Yep, the older we get with regards to training age, the more you realize you can’t pound your body into oblivion with just free weights.
I use a lot of bodyweight work now, and always did in my younger years.
I don’t do as many jumps as I was doing in my 20s and early 30s though.
What I notice most about these “golden-era” physiques is the muscle density compared to the marshmallow puffiness we frequently see today. Despite what some “experts” say, all muscle is not alike.
We are not worthy. (But that won’t stop us trying, right?)
Zach Even - Esh says
Yes, their physiques were granite like. Some of these Golden Era greats of the 70s, and even the 60s have admitted to steroid use.
I read about this in Hardgainer Magazine.
I also think the foods were much less tainted; the steaks, eggs, even the bread was healthier decades ago than today.
The simple life back in the day helped live a lifestyle of less stress from all the technology, etc
My clients are making great progress with pushups, the ‘pushup to plank’, plank, and a range of bodyweight squats (close feet squats, sumo squats) with a pause at the bottom of the movement.
One huge advantage of bodyweight workouts is that you can do it anywhere, no equipment required. No excuses!
Thanks Zach for championing this great form of exercise.
Michael – If you can crank push ups + pull ups with ease the dips should be close as well. If they continue to be a problem, send me a video of your dips we’ll check technique.
Also, work the muscles involved: shoulders, chest, triceps…. get them ALL stronger.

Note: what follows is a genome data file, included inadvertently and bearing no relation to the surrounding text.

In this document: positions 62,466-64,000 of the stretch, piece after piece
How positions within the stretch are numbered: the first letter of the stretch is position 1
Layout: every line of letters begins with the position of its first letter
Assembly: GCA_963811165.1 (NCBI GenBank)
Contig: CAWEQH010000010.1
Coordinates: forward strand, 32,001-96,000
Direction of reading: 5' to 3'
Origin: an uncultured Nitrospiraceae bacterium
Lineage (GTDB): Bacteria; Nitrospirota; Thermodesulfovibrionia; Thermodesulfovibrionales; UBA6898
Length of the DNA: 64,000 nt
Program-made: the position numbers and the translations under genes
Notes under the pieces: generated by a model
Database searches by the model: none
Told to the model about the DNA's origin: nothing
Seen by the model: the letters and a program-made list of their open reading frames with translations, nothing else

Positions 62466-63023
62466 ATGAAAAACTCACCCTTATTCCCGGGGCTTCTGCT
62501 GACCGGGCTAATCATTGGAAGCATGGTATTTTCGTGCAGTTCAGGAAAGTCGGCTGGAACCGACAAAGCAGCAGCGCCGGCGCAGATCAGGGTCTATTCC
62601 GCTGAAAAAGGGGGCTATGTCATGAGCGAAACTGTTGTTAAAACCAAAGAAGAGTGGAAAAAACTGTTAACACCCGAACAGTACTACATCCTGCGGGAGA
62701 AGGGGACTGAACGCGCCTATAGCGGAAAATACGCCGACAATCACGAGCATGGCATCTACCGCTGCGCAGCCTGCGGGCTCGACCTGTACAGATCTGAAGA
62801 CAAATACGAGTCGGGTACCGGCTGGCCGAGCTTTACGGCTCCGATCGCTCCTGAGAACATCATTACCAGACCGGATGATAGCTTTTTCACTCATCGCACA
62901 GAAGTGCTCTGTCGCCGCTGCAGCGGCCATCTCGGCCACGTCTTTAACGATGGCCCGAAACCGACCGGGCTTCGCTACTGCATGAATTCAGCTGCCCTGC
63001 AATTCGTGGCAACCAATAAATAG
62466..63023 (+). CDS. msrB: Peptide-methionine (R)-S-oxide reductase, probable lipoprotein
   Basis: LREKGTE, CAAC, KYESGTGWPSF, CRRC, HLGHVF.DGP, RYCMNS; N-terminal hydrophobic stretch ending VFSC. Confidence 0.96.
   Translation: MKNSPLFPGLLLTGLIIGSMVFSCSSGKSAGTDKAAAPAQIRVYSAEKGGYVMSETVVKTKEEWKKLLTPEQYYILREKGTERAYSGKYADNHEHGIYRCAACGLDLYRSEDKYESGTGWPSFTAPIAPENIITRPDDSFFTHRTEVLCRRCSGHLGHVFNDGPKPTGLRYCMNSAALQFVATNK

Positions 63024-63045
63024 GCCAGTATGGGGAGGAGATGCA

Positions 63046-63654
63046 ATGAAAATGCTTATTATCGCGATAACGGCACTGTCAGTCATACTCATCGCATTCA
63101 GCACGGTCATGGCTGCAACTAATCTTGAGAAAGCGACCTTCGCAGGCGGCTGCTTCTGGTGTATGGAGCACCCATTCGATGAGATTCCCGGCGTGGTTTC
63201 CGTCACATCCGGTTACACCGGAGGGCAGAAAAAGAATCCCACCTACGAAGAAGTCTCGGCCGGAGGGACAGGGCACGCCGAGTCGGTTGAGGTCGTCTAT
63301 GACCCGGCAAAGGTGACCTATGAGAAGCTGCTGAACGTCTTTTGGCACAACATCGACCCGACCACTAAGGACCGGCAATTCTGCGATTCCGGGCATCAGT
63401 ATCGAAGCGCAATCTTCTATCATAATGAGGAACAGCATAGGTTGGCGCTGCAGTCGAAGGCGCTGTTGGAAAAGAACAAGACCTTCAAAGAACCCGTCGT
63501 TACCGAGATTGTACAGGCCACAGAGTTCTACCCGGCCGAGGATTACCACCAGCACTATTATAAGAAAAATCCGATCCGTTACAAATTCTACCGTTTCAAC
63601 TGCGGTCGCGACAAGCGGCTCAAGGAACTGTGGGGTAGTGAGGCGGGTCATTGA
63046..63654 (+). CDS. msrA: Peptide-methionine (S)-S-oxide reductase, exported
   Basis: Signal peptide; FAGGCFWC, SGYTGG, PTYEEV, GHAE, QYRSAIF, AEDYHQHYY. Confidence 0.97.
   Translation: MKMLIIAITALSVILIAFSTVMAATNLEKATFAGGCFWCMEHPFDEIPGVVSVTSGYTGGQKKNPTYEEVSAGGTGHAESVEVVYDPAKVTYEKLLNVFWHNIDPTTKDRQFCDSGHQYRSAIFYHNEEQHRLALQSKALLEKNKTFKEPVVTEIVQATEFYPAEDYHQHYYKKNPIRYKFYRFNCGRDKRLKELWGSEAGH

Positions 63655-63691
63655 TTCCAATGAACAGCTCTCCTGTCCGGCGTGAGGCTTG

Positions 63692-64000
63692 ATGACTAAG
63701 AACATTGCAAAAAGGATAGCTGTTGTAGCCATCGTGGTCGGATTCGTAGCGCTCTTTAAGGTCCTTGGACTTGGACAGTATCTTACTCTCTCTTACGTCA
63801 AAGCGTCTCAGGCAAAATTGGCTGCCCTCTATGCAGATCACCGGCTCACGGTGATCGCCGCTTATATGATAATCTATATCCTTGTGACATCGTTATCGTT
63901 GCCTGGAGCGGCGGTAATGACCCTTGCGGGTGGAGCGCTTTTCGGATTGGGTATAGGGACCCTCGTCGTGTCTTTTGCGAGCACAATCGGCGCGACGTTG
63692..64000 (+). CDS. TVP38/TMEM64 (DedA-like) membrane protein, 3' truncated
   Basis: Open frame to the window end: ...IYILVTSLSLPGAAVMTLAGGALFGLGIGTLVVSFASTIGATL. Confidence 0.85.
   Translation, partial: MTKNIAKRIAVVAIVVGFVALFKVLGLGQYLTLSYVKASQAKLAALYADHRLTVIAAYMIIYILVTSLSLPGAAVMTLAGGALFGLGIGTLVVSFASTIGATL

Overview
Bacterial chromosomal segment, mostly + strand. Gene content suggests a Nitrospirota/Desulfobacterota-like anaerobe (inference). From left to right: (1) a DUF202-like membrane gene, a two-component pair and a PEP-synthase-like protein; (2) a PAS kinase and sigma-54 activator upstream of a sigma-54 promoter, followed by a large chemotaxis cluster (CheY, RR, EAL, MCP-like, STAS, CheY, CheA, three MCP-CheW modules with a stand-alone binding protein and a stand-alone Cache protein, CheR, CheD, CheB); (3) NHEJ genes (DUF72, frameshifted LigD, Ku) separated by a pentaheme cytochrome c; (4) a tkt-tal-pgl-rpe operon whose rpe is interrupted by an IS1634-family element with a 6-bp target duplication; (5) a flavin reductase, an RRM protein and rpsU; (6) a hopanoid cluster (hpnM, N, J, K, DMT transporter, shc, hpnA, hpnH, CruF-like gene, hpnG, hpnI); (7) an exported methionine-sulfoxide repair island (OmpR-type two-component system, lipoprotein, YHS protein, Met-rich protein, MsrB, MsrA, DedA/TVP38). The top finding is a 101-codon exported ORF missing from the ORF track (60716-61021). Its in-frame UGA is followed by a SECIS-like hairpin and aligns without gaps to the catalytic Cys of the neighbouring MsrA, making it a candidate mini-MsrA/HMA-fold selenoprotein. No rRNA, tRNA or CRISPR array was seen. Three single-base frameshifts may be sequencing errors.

Dave – WOW, bro, 5 muscle ups in a row, you’re a BEAST!
Rudy – agreed, these guys had that thick, dense muscle, today, it’s all puffy, built from pump weights. You can see who goes heavy and who doesn’t, it’s a shame that they use the drugs to get big while training with pump weights.
Maybe one day they will learn!!??
John Phung says
Holy crap, Marvin Eder is a beast!
Any chance you could do an interview with him? That would be awesome.
I always find it inspiring to see older folks who are still in shape and strong as hell.
Also when I do military presses, I lift them from the rack. Gotta try power cleaning them sometime…it just seems more manly that way.
Does Marvin drink protein shakes or any pre workouts?
Zach Even - Esh says
Back then I am sure there were Weider protein shakes and what not. These guys ate the basics and you can dig up those nutrition guidelines looking in the old health & strength magazines!
So inspriing! I started doing some volume training with dips a few weeks ago. Like you said, not really getting caught up in the hype and hoopla, just focusing on getting strong as he’ll. The dips are getting much easier now. Thanks again for the reminder Zach!
Dustin M. says
Talk about inspiration from the good ole Golden Days!
Kick-ass Post, Zach. When we read posts like these, it truly makes you think how the hell did “they” do it!
Their muscular density, their thick rugged muscle and their insane strength to back it up. But really, if you think about it…we all could get the same results. It just takes time and commitment. Always get more…that’s the bottom line. More reps or more weight.
A lot of people neglect the importance of bodyweight training. Thanks for reminding us of that and showing ‘why’ it is so damn beneficial.